It quickly became a favourite haunt of many of Manchester’s most famous and rice, including footballers (I bet Georgie Best bloody loved it in there), and TV and film actors who would be in town filming down at Granada Studios on Quay Street.
The club boasted a 70-seat restaurant, with guests entertained and served by the iconic ‘Bunnies’ – local girls who had to adhere to some rather strict rules whilst working there. These rules were contained in the ‘Bunny’s Behaving Book’ and included:
– No bunnies were allowed to be given lifts home from anyone who had visited the club that evening.
– No bunnies were to tell any visitor their real names.
– No bunnies were allowed to embark in sexual relations with any of the guests of the restaurant.
– Bunnies were to be immaculately dressed at all times.
– Hair and nails were to always meet proper standards.
The women who worked at the Playboy Club still insist that the rules were a good thing, put in place to keep them safe at all times. It also wasn’t an easy gig – it had it’s challenges.
Julie McCormack for example, a former bunny in the 70s, told the MEN in 2011 that “in those days, you had to be really quite special to be a bunny girl. You had to have brains and intelligence as well as the physical attributes.” She told of gruelling maths and psychometric tests that she had to pass in her interview, and how her name was picked for her out of the hat – turning her into ‘Bunny Tiffany’.
In fact, many of the former workers at the Playboy Club remember those days fondly, haven’t a bad word to say about the place, and have in fact given plenty of interviews over the years to share their experiences of working there.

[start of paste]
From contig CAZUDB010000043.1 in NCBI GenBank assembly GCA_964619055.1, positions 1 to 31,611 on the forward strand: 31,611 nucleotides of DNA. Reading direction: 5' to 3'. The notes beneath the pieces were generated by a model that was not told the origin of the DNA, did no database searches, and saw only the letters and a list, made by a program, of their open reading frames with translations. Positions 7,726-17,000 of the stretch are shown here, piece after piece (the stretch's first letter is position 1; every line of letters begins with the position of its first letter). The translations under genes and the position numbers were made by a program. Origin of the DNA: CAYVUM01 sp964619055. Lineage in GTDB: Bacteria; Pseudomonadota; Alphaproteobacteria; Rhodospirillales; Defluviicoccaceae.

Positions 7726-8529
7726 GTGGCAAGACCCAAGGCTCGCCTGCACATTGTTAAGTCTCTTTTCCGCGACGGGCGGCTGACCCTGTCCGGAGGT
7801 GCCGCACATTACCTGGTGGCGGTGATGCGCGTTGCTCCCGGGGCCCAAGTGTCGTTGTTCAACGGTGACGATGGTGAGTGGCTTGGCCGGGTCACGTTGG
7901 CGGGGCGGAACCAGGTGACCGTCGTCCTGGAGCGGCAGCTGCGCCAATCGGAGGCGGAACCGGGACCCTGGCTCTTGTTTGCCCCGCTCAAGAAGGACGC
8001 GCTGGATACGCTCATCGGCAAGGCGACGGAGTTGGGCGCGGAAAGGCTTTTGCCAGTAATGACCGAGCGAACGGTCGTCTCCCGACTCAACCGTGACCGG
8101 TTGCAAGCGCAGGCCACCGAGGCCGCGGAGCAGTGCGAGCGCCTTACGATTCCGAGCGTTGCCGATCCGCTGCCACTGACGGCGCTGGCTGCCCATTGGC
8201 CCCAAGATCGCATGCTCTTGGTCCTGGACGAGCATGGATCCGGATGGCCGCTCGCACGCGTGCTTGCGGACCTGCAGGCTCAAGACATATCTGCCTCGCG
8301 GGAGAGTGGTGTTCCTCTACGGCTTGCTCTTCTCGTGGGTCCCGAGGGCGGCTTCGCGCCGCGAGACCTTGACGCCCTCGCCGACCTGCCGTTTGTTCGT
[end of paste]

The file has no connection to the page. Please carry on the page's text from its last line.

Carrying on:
One ex-playmate, Yvonne Arstall went so far as to say; “It’s about being the best of the best… It was so glamorous, and there was such a wonderful feel and atmosphere to the place.”
I also remember a former colleague here at Finest who told me that her friend’s grandparents had in fact met and fallen in love whilst both working at the Playboy Club on Canal Street. One was a Bunny, the other a Croupier and across the casino their eyes locked, they went on a couple of dates and the rest is history.
Unfortunately they both emigrated over to Australia in the mid 00s and we couldn’t get in touch with them – but it seems that Manchester’s Playboy Club still holds lots of fond memories in people’s minds in the city.
It was also making a tonne of cash for Hugh too – so why did he close it in 1982?
Well, by this point the whole Playboy brand was going through a difficult time, one which saw it labelled as “sleazy” and outdated – so, as part of a worldwide re-branding exercise – Hugh decided to sell his UK chains, and most of his US ones too.
It was probably thought that without the ‘bunnies’ visible in people’s day-to-day lives – these sleazy insinuations would stop. I don’t think it worked out how he envisioned really!
That was it though – Manchester’s Playboy Club was no more. They revived the one in London back in 2011 but that was relatively short lived – and if we’re being honest – the Playboy brand has fallen on rather difficult times as of late.
My wife loves it though, entirely because it’s tacky and sleazy – so there might be some hope for it yet.